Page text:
A Modest Telly Vision

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Broadsheet on the Telly: mixed eclectic voices with hostage video broadcast quality

Last week, Broadsheet on the Telly bowed out after 89 late night episodes.

Neil Curran, who produced the show, broadcast live on Thursdays, and served as its movie critic, writes:

Many moons ago, Broadsheet put out a call for punters who might be interested in joining a new initiative of the site, Broadsheet on the Telly. The requirements were in true Broadsheet fashion, vague; “if interested, email us”. So I did.

Soon after I got an email from a John ‘Preposterous’ Ryan asking about having a chat. Well this was exciting. Was I going to be auditioned and quizzed on my knowledge on the site? Would John ask tough questions on politics or economics to test my worth? Would John quiz me on my political loyalties to see if I was a spy?

My relationship with Broadsheet over the years has been one of a casual nature. I wasn’t familiar with the site during the time of Kate Fitzgerald but became aware of it not long after. I read many of the articles, light hearted and heavy hitting, but I rarely visited the comments section.

At the time, Broadsheet had a reputation of “anything goes” in the comments section so I never got acquainted with the regular posters nor the drama that sometimes raised its head.

Cut back to that video call with John and seeing him for the first time. I expected a skinhead wearing a faded Pink Floyd t-shit with a Sex Pistols poster in the background on my screen. Instead I got a man with, let’s be honest, fantastic hair and a well ironed shirt, soft spoken with humility.

There was no audition, no quiz. Just a chat. I got the impression he wasn’t overrun with emails from people desiring to be part of the Telly slot. I guess people were just appreciative the anonymity the site offers.

Those early broadcasts saw a mix of panellists while the show found its footing. Johnny Keenan was there like myself from the start. Similar to me, Johnny didn’t have a background in media or politics and took party in the show for nothing else other than to be part of an alternative panel show.

Things plodded along until the tragic story about the late Ms. Dara Quigley broke. Broadsheet posted a link to the video of Ms. Quigley captured a few days before her death and all hell broke loose on the site. Regular commentators and panellists jumped ship and the comments section of the post was being hit over and over with anger from readers. Eventually Broadsheet took down the video link, but the anger continued and the damage had been done.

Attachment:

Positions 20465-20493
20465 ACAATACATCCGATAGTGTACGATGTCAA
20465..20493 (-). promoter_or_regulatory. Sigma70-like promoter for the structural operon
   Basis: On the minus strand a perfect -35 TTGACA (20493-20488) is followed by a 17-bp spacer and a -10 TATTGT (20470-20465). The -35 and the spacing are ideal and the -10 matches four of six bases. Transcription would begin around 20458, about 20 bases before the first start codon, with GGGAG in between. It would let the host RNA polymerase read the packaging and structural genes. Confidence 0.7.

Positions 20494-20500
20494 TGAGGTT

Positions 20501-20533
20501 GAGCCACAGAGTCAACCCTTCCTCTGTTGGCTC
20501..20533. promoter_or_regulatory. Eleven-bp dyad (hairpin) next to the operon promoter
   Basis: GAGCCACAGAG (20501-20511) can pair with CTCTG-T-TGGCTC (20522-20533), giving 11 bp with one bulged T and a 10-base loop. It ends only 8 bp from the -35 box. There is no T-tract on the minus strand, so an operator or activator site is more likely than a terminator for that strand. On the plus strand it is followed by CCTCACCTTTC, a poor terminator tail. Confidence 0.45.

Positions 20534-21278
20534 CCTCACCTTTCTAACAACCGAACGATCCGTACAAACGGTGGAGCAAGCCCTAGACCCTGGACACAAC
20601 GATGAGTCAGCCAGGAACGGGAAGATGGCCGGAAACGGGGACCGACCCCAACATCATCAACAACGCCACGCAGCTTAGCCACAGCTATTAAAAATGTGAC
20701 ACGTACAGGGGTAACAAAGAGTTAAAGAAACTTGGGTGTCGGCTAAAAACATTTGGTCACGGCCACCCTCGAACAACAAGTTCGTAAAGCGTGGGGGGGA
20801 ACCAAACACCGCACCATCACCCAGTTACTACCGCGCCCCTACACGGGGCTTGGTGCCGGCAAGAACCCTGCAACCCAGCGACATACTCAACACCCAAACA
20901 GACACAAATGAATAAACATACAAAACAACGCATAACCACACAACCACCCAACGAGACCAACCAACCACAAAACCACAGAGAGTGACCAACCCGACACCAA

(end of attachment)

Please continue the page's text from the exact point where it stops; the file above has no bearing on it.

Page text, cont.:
Of course, I missed all this on the site. Due to work commitments I hadn’t visited the site in two days. John sent the regular email about the show and I sent a reply committing to the show as normal.

I became aware of what had happened on the site from the string of upset and angry emails from some of the panellists afterward. As I caught up on what I missed and it made for very unpleasant reading and it was clear there would be only one thing talked about on the show that night.

I faced a choice. Do I also bail on the show? Do I add my anger to the comments? No, instead I chose to go ahead with the show. I was a panellist not a staff member and I believed that the site, via John, should be given the chance to explain themselves. I also found it difficult to believe that a site like Broadsheet, posted the video to draw attention to themselves or drive traffic too. I wanted to hear the Broadsheet perspective.

Episode 14 is a show that I will never forget. There were tumbleweeds in the pre-show online lobby. The only non-staff panellists who turned up was the ever-reliable Johnny and myself.

Even Johnny, an always upbeat gentleman, was sombre. John briefed us on his intention for the show; he would explain why he posted the video link. While at first, I didn’t agree with his views on it, I respected the integrity he showed in his explanation. He took the feedback from people on the chin but believed he was serving a greater purpose. It can be watched here . Right or wrong, I believed his intention was good.

It was somewhat of a turning point for me and how I viewed John and the site. That’s the thing with John Ryan. He always has a higher vision. His vision for the show has always been pure. He wanted to give a voice to regular folk and threw out open invites for guests all the time.

And It really was an open platform.

If someone didn’t come on or bailed, it was their choice, never the site. If you didn’t like a view on the show or indeed a person on the panel, you were welcome to take part of at least submit a view to the site (which in the latter life of the show could be done via the Live Chat on YouTube). There was no silencing of a voice if someone wanted to be part of it. (Unless you posted obnoxious comments in the Live Cha)

Broadsheet on the Telly did truly offer an alternate panel show that just couldn’t be matched by mainstream media. And while it was a low budget operation by volunteers, both staff and panellists, there were a number of stories that you wouldn’t necessarily get elsewhere particular as in-depth as covered by Broadsheet; Olga’s coverage of the Disclosures Tribunal, Lucky offering insight into the Direct Provision system, Vanessa’s financial review of RTÉ and the elements of the housing crisis, the candid in-depth interview with Tuam Home survivor Peter Mulryan with updates from lawyer, Kevin Higgins, both Stephen Garland and Kenny Tynan offering insight into the challenges they face getting the medical support and care they need in Ireland (for separate conditions). The list goes on.

I’m grateful for the opportunity to have been part of such as interesting show through the ups and downs over the 89 episodes. John, Olga and the Broadsheet team are doing great things with the site and long may it continue. Hopefully the show will return at some stage, after all, how are you going to know what movies to catch in the cinema at the weekend?

Previously: The Last Chatter

52 thoughts on “A Modest Telly Vision

  1. Paddy

    Sorry to hear it’s over. You all did stellar work. Informative, entertaining and reassuring. I loved your personalities and I even liked the lack of editing and the fact that it sometimes rambled on in parts. It had a natural flow, and you highlighted issues that needed highlighting. Well done! I do hope there will be a return.